Traditional style awnings are appropriate for historical buildings and are still popular today using a more weather resistant fabric and a rope and pulley system for retracting the awnings. Awnings without sides do not provide as much sun protection as those with sides.
This style of framed screen is typically done by professional installers, because of the specialized frames and tools required. A recent advancement is frame-less shade screens, which allows a "DIY-er" to install their own exterior shades. Solar shade screens can also be installed at the end of awnings to provide horizontal shade during early morning or late afternoon sun positions.
Awnings became a common feature in the years after the Civil War. Iron plumbing pipe, which was quickly adapted for awning frames, became widely available and affordable as a result of mid-century industrialization. It was a natural material for awning frames, easily bent and threaded together to make a range of different shapes and sizes. At the same time the advent of the steamship forced canvas mills and sail makers to search for new markets. An awning industry developed offering an array of frame and fabric options adaptable to both storefronts and windows.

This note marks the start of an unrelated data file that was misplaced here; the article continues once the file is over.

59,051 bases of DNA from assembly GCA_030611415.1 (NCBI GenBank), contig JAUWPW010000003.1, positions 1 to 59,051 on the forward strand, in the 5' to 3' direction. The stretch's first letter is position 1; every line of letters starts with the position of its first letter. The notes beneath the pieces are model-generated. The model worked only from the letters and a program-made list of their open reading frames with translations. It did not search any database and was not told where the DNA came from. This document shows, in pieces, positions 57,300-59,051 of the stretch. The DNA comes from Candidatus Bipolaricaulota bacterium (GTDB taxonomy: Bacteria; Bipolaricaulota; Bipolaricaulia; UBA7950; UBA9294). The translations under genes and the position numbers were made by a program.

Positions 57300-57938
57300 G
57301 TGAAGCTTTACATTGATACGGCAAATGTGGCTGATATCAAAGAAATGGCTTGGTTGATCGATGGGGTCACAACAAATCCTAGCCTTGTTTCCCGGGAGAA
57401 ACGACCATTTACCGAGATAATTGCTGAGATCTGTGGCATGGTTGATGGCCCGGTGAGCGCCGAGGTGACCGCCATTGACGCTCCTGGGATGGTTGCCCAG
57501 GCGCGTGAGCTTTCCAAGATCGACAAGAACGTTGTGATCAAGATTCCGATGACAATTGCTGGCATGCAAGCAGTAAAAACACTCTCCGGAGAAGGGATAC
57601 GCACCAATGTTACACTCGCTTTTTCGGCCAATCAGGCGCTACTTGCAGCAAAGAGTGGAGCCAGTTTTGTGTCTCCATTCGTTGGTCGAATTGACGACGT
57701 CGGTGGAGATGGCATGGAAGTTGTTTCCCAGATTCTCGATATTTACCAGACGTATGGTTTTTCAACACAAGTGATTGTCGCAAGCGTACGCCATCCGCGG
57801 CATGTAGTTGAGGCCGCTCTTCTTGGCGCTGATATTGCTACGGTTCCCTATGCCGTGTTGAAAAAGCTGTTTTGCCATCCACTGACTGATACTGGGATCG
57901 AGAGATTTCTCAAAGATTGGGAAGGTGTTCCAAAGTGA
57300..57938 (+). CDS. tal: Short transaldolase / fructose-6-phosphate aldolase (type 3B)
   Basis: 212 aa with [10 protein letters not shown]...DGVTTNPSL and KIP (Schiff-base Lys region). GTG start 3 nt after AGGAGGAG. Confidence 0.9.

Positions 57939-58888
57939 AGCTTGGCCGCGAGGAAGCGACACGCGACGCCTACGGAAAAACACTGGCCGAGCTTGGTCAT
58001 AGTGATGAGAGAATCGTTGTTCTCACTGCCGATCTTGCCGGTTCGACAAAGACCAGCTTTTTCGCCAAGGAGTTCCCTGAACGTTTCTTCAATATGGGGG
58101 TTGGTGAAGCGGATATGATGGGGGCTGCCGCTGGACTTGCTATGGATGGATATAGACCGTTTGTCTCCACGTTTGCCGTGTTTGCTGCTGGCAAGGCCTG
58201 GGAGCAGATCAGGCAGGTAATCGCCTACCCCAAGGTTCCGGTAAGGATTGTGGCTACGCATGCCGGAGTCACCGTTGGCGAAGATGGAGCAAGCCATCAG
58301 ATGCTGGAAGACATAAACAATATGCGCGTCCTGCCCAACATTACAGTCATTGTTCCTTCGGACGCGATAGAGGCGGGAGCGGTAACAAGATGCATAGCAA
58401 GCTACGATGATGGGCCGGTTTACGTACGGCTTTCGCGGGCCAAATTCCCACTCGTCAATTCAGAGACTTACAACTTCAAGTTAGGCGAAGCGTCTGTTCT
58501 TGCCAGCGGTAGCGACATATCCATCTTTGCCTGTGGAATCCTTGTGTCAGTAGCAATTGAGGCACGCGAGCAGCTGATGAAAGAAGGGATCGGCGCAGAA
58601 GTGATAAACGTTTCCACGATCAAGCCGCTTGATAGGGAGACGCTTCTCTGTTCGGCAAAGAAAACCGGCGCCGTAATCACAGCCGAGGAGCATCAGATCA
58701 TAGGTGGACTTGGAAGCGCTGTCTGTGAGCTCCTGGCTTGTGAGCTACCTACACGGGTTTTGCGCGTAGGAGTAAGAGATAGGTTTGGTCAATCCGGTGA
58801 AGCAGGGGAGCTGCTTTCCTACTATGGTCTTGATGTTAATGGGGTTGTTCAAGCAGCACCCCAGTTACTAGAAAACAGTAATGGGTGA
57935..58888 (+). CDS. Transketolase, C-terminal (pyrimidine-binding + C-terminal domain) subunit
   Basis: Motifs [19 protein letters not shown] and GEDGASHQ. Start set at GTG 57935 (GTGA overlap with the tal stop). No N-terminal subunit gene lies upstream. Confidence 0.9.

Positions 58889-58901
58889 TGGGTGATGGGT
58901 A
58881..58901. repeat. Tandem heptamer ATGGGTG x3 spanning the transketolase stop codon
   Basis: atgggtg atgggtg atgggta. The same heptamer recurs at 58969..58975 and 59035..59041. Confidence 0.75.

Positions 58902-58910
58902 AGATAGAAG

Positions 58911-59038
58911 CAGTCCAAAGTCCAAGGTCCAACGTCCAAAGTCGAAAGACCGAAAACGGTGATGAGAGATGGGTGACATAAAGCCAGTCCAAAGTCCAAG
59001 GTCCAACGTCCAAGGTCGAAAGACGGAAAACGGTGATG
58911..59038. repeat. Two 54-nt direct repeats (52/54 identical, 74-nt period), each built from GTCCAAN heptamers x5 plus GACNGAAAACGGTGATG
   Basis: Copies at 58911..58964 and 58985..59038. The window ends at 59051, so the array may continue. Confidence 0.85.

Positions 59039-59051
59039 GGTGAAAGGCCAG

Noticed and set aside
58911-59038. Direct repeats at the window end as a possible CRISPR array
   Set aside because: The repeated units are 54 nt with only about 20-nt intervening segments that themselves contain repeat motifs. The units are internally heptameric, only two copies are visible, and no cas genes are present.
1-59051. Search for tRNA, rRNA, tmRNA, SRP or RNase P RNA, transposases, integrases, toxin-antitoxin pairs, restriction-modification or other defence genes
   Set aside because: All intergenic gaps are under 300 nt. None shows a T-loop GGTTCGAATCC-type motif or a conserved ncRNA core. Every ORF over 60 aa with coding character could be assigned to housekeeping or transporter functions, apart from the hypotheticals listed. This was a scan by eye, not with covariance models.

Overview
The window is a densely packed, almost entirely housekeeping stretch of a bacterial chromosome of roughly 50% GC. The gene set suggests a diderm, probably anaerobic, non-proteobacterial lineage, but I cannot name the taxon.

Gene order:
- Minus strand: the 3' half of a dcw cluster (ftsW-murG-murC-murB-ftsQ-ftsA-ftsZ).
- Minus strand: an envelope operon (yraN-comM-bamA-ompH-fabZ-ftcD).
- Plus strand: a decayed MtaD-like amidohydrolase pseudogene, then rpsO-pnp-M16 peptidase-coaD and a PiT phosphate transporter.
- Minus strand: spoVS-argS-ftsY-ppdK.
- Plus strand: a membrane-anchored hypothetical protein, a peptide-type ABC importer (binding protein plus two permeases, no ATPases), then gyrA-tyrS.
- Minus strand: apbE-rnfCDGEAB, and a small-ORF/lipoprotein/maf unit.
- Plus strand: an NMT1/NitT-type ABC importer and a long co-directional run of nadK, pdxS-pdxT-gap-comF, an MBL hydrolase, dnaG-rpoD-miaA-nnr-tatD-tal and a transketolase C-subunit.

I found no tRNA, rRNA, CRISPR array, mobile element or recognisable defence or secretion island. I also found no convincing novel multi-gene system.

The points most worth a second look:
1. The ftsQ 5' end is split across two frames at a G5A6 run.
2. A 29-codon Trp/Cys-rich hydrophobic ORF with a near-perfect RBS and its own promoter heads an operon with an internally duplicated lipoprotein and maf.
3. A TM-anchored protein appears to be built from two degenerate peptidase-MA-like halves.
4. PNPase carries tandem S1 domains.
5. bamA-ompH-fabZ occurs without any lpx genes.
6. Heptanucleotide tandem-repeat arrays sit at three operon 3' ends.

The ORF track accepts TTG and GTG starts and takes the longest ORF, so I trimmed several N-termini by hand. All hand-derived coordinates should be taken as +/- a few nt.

Retractable awnings can include the following types: Retractable patio cover systems, Retractable lateral arm awnings, Retractable side or drop arm awnings, Portable, pop-up canopies, Retractable solar shade screens, and Retractable solar window awnings.